In attack, Leinster were clinical. Their first two visits to the opposition 22 yielded tries and only the TMO spotting an accidental obstruction by Jack Conan before James Lowe touched down prevented a third on the stroke of half-time. The respite was brief as Scott Fardy scored in the 52nd minute after a patient accumulation of phases. We were in garbage time after that.

Lowe was unlucky to be denied his second try, but not as unlucky as he was last year when missing out on the final due to foreign player restrictions. He surely can't be omitted this time.

His stretching finish for the first try illustrated the winger's great gifts, but an incident in the 46th minute seemed even more typical of the feisty New Zealander. Taking a Rob Kearney pass in his own half, Lowe looked isolated and under pressure, but he first eluded and then powered through tackles to set Leinster on the front foot again.

Lowe adds something extra to Leinster with his devil-may-care sense of attacking possibility. That could be vital in a final between two teams whose key players are so familiar with each other.

The game will probably be billed as a showdown between Owen Farrell and Johnny Sexton. Farrell was imperious on Saturday and has the advantage of an uninterrupted season. Yesterday Sexton found himself starting his first game for Leinster since December 29 after a ropey Six Nations.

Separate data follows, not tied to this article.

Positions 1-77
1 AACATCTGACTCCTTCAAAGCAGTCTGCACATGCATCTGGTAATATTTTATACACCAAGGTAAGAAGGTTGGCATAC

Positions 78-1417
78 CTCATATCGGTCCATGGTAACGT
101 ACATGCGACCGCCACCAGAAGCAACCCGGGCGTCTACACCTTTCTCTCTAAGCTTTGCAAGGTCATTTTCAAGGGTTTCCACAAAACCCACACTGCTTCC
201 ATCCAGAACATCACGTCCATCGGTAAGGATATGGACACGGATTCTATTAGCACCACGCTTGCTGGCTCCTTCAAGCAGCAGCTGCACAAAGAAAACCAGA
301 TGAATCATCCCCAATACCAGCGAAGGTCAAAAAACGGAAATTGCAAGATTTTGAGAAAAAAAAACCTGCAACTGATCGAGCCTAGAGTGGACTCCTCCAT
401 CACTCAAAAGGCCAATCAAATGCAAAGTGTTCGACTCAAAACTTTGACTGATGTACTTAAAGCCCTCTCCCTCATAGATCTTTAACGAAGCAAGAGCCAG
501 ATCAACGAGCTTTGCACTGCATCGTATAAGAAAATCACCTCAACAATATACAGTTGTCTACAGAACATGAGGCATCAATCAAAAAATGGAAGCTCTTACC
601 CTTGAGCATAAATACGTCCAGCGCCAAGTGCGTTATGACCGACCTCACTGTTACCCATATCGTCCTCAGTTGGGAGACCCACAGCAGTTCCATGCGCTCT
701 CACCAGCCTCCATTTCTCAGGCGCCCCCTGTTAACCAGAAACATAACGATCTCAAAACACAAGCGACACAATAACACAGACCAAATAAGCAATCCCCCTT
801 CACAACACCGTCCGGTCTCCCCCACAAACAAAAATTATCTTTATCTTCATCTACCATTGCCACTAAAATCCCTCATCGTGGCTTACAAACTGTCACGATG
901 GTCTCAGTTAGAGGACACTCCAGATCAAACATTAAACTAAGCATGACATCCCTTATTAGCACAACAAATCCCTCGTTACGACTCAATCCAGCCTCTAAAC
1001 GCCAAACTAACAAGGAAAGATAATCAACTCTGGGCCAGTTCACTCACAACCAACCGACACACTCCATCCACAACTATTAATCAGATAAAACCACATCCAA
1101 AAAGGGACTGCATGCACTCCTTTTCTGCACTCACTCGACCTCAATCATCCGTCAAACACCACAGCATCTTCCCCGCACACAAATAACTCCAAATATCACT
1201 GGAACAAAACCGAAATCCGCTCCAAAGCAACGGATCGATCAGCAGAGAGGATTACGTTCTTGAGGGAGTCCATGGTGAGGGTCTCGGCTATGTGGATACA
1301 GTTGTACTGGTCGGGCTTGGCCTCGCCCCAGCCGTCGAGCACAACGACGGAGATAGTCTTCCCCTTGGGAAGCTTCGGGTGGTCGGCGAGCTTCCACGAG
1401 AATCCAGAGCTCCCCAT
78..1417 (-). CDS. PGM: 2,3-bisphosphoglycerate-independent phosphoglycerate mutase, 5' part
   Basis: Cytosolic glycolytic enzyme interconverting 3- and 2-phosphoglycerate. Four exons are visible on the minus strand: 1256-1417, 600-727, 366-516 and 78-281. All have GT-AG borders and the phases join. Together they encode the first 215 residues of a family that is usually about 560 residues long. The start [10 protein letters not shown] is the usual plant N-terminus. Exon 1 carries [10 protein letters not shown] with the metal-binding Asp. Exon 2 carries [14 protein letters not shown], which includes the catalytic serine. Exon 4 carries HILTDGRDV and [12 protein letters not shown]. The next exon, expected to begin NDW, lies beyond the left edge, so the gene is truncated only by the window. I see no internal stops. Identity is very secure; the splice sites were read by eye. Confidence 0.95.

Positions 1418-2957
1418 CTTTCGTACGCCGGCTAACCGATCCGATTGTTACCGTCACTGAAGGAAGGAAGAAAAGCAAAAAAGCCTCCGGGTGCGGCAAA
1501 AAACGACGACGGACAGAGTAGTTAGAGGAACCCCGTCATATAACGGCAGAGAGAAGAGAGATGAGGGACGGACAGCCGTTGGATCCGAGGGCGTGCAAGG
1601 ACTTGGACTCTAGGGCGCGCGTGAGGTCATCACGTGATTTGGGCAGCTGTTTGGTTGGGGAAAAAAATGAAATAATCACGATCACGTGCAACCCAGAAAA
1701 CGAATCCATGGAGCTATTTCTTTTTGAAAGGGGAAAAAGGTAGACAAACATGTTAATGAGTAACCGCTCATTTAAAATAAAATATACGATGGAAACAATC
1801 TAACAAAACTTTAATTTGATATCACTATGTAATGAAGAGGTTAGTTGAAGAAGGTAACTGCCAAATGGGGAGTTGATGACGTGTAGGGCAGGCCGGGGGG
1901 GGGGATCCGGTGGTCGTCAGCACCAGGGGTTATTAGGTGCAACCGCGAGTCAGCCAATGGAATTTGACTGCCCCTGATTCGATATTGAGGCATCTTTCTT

But for the first time this year he looked back to his old self. A teasing kick which forced Cheslin Kolbe to take the ball into touch near his own line and led to Fardy's try was the distilled essence of classic Sexton.

If the out-half's display will come as a relief to Joe Schmidt, that of his half-back partner should give the Ireland manager pause. Watching Luke McGrath make the right judgement time and again it was hard to believe he might be excluded from the World Cup squad. It'll also be difficult for Schmidt to ignore the claims of Jack Conan for an Ireland starting spot. His huge impact with ball in hand was in stark contrast with CJ Stander's struggles the previous day.

Influence

But perhaps we should reserve judgement till we see how the Leinster go against Saracens. The English club pose problems that few teams are able to answer. How to reduce the influence of Billy Vunipola may be the most important task Leinster face.

Leinster have their own force of nature in James Ryan, whose 18 carries and 17 tackles yesterday were par for the course. There is a wonderful inevitability about Ryan's excellence, but even he will have to find something extra if Leinster are to prevail.

This year's final is the Ali-Foreman bout of Champions Cup deciders. Both sides looked unbeatable at the weekend and it will take one of the greatest final performances in history to overcome either. It's been a long and entertaining season in European rugby's premier club competition. But we ain't seen nothin' yet.